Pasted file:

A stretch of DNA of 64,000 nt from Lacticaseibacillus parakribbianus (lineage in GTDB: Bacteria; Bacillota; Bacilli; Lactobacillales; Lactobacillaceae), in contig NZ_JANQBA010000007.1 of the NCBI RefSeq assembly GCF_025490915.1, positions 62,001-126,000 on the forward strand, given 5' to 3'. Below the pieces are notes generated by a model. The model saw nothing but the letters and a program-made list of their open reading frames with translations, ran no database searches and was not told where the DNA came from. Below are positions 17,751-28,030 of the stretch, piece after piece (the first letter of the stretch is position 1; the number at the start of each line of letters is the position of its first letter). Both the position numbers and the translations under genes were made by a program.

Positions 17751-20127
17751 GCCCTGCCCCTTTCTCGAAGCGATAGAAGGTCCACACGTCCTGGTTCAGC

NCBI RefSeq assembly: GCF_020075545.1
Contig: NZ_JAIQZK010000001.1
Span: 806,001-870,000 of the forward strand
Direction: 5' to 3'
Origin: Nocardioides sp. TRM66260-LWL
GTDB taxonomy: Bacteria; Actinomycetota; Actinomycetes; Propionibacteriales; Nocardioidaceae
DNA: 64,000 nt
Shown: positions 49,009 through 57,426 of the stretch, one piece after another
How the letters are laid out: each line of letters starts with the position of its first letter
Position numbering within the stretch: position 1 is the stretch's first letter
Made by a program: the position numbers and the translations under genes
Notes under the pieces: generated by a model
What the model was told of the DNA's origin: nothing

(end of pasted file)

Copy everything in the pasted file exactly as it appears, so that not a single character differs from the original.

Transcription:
A stretch of DNA of 64,000 nt from Lacticaseibacillus parakribbianus (lineage in GTDB: Bacteria; Bacillota; Bacilli; Lactobacillales; Lactobacillaceae), in contig NZ_JANQBA010000007.1 of the NCBI RefSeq assembly GCF_025490915.1, positions 62,001-126,000 on the forward strand, given 5' to 3'. Below the pieces are notes generated by a model. The model saw nothing but the letters and a program-made list of their open reading frames with translations, ran no database searches and was not told where the DNA came from. Below are positions 17,751-28,030 of the stretch, piece after piece (the first letter of the stretch is position 1; the number at the start of each line of letters is the position of its first letter). Both the position numbers and the translations under genes were made by a program.

Positions 17751-20127
17751 GCCCTGCCCCTTTCTCGAAGCGATAGAAGGTCCACACGTCCTGGTTCAGC

NCBI RefSeq assembly: GCF_020075545.1
Contig: NZ_JAIQZK010000001.1
Span: 806,001-870,000 of the forward strand
Direction: 5' to 3'
Origin: Nocardioides sp. TRM66260-LWL
GTDB taxonomy: Bacteria; Actinomycetota; Actinomycetes; Propionibacteriales; Nocardioidaceae
DNA: 64,000 nt
Shown: positions 49,009 through 57,426 of the stretch, one piece after another
How the letters are laid out: each line of letters starts with the position of its first letter
Position numbering within the stretch: position 1 is the stretch's first letter
Made by a program: the position numbers and the translations under genes
Notes under the pieces: generated by a model
What the model was told of the DNA's origin: nothing